Located on the Baltic Coast, Kaliningrad
is an ‘exclave’ of
Russia that has shifted from Lithuanian, Polish, Teutonic, Prussian,
German, Soviet, and Russian hands. Although much of the city was destroyed
in World War II, some architectural remnants such as castles, forts,
and ramparts dot the city. One can imagine that through the same sets
of doors walked a succession of surrendering and victorious parties.
One of these sites is the Kronprinz Tower, an empty barrack located
in the center of Kaliningrad whose surrounding buildings are used
as a school, an office park, a gymnasium, and more. Those passing
by the doors to the monolithic structure always want to see its interior,
which has been closed off to the public for many years.
Responding to this context, “The
a one-night installation that examines the nature of thresholds—portals,
boundaries, as well as the spaces they mark before and behind. As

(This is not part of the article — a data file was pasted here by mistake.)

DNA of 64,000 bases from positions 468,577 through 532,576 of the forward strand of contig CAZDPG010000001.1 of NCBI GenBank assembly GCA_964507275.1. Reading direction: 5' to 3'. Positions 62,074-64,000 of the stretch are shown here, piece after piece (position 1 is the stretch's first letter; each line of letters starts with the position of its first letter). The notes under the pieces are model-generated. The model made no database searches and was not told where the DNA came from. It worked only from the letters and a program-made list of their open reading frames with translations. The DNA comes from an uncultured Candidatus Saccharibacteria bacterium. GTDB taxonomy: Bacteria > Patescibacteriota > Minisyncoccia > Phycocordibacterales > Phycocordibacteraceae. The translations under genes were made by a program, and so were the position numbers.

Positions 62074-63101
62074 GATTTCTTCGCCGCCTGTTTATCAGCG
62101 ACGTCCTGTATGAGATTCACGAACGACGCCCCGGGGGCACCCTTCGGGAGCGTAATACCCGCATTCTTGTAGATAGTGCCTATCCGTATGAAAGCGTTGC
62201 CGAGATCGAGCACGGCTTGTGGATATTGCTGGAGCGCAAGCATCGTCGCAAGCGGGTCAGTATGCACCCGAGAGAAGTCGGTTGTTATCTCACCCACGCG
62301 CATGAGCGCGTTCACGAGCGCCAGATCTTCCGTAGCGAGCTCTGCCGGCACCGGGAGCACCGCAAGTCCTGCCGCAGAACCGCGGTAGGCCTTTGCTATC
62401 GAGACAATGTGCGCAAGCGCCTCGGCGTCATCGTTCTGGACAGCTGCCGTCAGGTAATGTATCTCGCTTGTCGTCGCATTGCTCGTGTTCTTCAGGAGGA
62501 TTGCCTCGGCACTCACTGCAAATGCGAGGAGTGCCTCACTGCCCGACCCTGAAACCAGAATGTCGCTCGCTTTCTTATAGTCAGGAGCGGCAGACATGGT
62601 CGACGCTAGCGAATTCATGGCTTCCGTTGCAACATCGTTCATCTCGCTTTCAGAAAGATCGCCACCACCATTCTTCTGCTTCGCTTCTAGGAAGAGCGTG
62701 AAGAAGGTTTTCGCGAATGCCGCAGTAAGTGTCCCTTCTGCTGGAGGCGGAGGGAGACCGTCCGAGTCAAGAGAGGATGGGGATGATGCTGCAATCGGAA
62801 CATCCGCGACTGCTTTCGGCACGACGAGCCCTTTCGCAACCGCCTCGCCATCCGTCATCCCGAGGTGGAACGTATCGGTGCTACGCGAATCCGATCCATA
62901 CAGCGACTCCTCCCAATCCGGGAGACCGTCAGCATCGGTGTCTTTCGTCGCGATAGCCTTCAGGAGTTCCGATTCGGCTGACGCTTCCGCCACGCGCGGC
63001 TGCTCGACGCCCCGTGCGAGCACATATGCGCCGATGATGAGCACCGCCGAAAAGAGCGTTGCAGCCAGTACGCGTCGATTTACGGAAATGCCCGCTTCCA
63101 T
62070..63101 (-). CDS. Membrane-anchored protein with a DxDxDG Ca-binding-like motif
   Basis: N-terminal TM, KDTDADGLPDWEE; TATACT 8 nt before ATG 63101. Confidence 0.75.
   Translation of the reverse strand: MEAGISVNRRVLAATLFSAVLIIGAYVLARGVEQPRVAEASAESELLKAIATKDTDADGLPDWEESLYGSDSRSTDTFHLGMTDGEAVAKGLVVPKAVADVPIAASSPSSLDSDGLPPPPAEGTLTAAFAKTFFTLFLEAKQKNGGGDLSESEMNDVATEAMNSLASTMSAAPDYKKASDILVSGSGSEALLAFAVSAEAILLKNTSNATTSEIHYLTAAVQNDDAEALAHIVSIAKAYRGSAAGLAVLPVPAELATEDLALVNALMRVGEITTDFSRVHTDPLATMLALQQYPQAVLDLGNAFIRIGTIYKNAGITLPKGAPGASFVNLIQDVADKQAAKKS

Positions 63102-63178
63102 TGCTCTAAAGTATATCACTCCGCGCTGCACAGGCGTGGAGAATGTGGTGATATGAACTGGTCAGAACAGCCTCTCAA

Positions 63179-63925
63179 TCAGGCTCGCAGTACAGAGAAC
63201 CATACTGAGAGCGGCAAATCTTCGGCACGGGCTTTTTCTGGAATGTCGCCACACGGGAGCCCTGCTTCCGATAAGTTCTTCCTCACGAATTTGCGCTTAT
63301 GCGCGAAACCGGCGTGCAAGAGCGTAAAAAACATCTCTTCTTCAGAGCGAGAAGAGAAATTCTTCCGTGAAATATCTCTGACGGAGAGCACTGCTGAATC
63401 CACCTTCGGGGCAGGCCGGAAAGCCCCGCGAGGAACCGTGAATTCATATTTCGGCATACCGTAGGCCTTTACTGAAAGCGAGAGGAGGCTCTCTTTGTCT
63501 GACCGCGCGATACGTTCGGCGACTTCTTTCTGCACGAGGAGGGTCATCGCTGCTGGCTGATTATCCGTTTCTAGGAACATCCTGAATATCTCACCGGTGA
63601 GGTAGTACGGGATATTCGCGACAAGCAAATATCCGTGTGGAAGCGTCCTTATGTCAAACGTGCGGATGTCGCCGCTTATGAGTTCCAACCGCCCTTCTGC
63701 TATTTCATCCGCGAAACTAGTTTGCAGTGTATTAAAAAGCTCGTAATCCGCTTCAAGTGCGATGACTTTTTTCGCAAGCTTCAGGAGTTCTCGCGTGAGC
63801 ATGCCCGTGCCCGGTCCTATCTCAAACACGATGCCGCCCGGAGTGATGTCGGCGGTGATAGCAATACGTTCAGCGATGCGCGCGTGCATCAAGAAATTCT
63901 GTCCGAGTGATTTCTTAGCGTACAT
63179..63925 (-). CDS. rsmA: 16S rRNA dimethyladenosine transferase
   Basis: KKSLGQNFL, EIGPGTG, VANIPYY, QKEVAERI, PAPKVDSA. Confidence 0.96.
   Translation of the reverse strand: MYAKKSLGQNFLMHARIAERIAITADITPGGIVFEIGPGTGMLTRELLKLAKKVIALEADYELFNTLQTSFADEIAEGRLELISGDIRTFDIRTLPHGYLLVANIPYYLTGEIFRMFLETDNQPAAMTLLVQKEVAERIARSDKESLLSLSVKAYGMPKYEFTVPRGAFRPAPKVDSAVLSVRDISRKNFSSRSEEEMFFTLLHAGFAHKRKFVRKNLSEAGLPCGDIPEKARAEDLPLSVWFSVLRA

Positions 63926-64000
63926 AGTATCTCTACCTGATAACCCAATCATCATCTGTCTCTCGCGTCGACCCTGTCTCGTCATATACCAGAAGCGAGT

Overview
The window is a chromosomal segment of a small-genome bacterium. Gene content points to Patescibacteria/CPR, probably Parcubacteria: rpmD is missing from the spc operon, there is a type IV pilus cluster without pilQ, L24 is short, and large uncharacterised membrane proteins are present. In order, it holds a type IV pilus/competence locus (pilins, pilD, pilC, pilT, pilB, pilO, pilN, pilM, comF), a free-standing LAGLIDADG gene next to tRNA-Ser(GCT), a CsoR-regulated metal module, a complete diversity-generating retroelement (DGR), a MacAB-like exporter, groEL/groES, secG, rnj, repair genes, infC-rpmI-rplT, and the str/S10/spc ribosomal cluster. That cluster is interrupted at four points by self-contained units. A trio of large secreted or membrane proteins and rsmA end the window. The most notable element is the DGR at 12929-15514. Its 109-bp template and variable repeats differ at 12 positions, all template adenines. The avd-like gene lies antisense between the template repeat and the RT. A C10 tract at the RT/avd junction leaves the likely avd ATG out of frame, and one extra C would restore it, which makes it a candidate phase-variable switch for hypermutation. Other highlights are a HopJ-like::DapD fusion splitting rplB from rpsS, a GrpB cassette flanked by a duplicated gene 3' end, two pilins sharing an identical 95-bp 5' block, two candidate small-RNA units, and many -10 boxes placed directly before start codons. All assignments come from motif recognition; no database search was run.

the viewer-participant enters the installation through the tower’s
door, he/she encounters a sequence of intimate spaces whose doors
lead the viewer towards an indeterminate and much-anticipated end.
Like a Russian matrushka doll, each successive space becomes smaller
and smaller. To reach the final chamber the viewer is forced to crawl,
kneel, and bow. Upon peering into the installation’s final
chamber which itself cannot actually be entered, the viewer hears
a playful a capella (click
to hear sample). The viewer also catches
partial glimpse of the tower’s interior: the magenta-colored
carpet lining the installation extends past this final chamber into
the tower but its ending point is obscured by fog and light. To leave
the installation, the viewer must turn around and exit through the
doors he/she originally passed through.
The title of the piece is suggested by stories of humans ingested
by or haunted by whales such as the biblical story of Jonah and The
Whale and Herman Melville’s ‘Moby Dick’ (whose
alternate title is ‘The Whale’). In each, the human protagonist,
confronted by a beast of unfathomably large proportions, undergoes
an existential or spiritual experience in which a comparison of scale
prompts reflection on mortality and one’s place in the world.
|Front of the Kronprinz Tower
||original doors of the Kronprinz Tower